Keep Autumn Triggers Under Control

Keep Autumn Triggers Under Control

Autumn means pumpkins, colorful leaves and, for some, worries about asthma. You can blame these worries on seasonal asthma triggers that are in the air and environment, along with falling temperatures.

You can thrive during this season by avoiding asthma triggers and following your asthma action plan. Here are tips for lessening the impact of fall asthma triggers:

  • Ragweed pollen. Fall is the peak season for this allergen, which is especially thick in the early morning air. Keep windows closed in the morning to prevent pollen from blowing inside. Limit outside activity during early morning hours. If you are outside when pollen counts are high, shower afterward to rinse away pollen that may cling to your hair and skin. Don’t hang linens or clothes outside to dry.

  • Temperature swings. Autumn days begin and end cool, but warm up midday. These temperature swings have been known to trigger asthma. When you are outside in the cold, wear a scarf that covers your mouth and nose to help warm the air as you inhale.

  • Mold. Decaying leaves are a prime spot for mold to grow. If mold is one of your triggers, avoid walking through leaf piles, and ask somebody who is not allergic to handle the raking.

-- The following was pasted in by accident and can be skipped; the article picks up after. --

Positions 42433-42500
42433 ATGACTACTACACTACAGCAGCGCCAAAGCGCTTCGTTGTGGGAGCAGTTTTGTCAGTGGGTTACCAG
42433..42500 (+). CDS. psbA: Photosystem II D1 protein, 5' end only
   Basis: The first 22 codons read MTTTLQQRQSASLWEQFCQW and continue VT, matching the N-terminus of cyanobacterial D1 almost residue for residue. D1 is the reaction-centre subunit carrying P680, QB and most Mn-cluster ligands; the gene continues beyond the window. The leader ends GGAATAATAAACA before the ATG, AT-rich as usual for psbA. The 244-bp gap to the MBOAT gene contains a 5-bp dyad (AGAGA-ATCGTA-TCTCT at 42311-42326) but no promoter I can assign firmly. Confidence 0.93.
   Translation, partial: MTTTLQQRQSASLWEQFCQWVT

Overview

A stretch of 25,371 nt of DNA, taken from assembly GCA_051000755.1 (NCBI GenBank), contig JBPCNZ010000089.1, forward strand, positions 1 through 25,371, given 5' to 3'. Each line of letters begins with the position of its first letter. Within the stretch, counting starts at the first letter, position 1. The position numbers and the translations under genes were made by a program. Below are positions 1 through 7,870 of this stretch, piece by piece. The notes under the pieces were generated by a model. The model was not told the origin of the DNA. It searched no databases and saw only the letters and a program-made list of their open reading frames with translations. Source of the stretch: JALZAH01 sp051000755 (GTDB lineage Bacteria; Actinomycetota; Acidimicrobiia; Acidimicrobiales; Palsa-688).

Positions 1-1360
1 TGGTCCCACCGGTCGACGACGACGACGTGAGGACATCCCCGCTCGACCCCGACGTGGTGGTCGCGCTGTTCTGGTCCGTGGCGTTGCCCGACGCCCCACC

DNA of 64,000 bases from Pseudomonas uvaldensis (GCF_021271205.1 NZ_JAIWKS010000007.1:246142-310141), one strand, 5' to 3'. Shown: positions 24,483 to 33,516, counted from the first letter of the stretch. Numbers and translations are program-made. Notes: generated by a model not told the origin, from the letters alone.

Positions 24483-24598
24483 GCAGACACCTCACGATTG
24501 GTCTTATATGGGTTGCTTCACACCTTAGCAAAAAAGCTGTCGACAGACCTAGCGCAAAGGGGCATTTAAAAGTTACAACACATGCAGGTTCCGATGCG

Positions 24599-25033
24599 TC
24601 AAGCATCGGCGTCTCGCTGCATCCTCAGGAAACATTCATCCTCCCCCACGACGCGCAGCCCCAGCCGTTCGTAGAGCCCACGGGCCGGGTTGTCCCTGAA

• Viruses. Colds and the flu, which occur more commonly in the fall and winter than in the warmer months, can trigger asthma, so ask your health care provider about getting an annual flu shot, and stay away from those who are sick. Wash your hands often.

 

 
Related Items

The third-party content provided in the Health Library of phoebeputney.com is for informational purposes only and is not designed to diagnose or treat a health problem or disease, or replace the professional medical advice you receive from your physician. If you or your child has or suspect you may have a health problem, please consult your primary care physician. If you or your child may have a medical emergency, call your doctor or 911 or other emergency health care provider immediately in the United States or the appropriate health agency of your country. For more information regarding site usage, please visit: Privacy Information, Terms of Use or Disclaimer.